The homeless, although some may think otherwise, are still people with everyday desires and needs just like the rest of the world. The homeless often seek companionship, but do not have any people to turn, so a pet is the next best option. As someone with a natural love for dogs, I feel driven to give back anytime I see a homeless man or woman with a dog. Many people might question the homeless’ ability to take care of this pet if they are unable to take care of themselves. This is why I feel those of us who have been blessed should give back anytime we have the opportunity. This pet could be all a homeless person has and would destroy them if they were to lose their cherished pet. In some ways, a homeless man would give their pet the life it should have naturally since “Homeless pet owners thus create a positive moral identity by emphasizing that they feed their animals first and give them freedom that the pets of the domiciled lack.” (Irvine 2). While a pet is the only connection for some homeless people, many look for connection in other ways. A large percentage of the homeless population works in some way as “44% of the homeless work, and although most are eligible, only 37% receive food stamps” (Papa 3). Not every homeless man or woman falls under the stereotype that they ruined their lives through bad decisions yet do not do anything to change this. A majority of these men and women look for work but are turned down by employers based off of their appearance. If we choose to step them and help them out by giving them the money for something as simple as a clean shave and a haircut, there is possibility for positive change in this person’s life. The best decision I can make is to give what I can, and hope for the best. I may not be able to control what someone else does with their money, but I do have the ability to give someone the opportunity to make the right decision. This is something that everybody can do yet chooses not to “The problems of the homeless are compounded by the fact that they are so often shunned by people who could afford to offer their time and resources but choose not to.” (Papa 4). I have realized that we are people, and all deserve the same opportunities. I believe it is my job to reach out and help in any way that I can, whenever I can.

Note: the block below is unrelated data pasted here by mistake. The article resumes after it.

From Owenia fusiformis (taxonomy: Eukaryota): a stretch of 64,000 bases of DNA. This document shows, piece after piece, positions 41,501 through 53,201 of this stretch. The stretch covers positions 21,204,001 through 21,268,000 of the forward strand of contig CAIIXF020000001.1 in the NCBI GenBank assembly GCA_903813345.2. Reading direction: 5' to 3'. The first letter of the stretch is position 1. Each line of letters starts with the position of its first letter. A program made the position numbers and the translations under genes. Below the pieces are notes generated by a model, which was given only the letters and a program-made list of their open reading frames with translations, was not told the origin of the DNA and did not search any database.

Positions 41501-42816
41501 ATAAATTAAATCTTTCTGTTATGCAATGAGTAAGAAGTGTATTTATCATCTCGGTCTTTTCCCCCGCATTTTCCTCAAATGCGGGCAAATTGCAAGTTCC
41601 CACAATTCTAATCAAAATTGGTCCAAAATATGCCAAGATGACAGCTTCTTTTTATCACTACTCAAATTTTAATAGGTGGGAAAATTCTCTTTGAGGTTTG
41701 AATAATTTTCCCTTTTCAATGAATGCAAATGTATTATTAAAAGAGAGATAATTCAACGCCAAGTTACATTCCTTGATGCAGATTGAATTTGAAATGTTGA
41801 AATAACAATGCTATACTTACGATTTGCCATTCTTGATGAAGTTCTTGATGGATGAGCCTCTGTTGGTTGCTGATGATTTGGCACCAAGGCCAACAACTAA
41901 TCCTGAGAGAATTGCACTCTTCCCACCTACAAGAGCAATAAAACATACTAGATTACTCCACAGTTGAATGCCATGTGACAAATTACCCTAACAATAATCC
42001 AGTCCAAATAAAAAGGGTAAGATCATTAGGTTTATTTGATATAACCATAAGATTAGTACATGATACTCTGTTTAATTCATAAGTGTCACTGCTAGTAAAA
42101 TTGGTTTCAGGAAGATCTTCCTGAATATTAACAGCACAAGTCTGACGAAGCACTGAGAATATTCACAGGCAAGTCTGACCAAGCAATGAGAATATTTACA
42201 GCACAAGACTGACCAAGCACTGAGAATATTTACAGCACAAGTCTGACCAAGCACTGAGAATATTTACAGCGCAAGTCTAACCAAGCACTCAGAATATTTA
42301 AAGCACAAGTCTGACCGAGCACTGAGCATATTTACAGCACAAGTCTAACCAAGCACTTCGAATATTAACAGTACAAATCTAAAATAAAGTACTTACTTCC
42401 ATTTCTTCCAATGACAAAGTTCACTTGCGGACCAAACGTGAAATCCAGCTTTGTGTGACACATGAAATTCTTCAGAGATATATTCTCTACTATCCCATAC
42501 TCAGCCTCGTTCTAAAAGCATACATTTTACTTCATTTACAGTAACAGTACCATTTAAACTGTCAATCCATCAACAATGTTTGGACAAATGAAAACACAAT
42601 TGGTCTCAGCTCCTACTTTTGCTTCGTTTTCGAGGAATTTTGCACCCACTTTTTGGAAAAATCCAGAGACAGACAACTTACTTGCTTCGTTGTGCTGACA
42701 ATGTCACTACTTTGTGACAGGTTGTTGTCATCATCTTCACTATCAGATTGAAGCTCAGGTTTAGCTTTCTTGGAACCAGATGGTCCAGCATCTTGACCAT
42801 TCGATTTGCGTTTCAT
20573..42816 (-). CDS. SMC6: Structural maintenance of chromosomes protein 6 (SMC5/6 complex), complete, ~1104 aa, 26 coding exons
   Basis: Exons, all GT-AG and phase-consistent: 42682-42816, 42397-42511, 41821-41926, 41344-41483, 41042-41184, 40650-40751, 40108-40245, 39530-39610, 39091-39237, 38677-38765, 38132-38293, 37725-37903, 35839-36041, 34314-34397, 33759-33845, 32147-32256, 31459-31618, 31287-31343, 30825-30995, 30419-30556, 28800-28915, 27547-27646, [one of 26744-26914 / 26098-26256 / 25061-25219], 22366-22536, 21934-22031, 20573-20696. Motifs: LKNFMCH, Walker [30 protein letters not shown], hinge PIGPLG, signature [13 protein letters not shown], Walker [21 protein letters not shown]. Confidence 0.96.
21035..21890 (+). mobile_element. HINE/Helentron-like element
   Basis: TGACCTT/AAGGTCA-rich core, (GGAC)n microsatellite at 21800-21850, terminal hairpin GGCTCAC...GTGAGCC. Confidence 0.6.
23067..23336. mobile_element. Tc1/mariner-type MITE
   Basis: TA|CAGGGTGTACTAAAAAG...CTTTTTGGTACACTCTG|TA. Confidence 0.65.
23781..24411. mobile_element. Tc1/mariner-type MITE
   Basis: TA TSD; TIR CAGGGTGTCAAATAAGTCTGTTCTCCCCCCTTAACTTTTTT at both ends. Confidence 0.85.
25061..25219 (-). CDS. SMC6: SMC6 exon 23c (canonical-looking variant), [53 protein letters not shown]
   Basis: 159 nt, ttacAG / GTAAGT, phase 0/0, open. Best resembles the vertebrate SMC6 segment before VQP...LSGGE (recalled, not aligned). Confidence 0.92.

In conclusion, I want to reiterate the importance of helping those in need and the impact this action can make on a person’s life. In our modern culture, people are selfish and only look after themselves. Americans often will not take the time out of their day to help those in need; and this must be changed. There is no real reason for a person with the means to take every opportunity to help the less fortunate. In the end, we are all brothers and sisters. We must have each other’s back through the end. The homeless population includes veterans, children, and many people who are looking for work. All of whom deserve help and support. It is my personal mission to make a true difference in a homeless man or woman’s life, truly changing their life. Unfortunately, I do not have the means to make a drastic change in someone’s life now; but if I can donate my own money as a high school student, than I believe anybody can.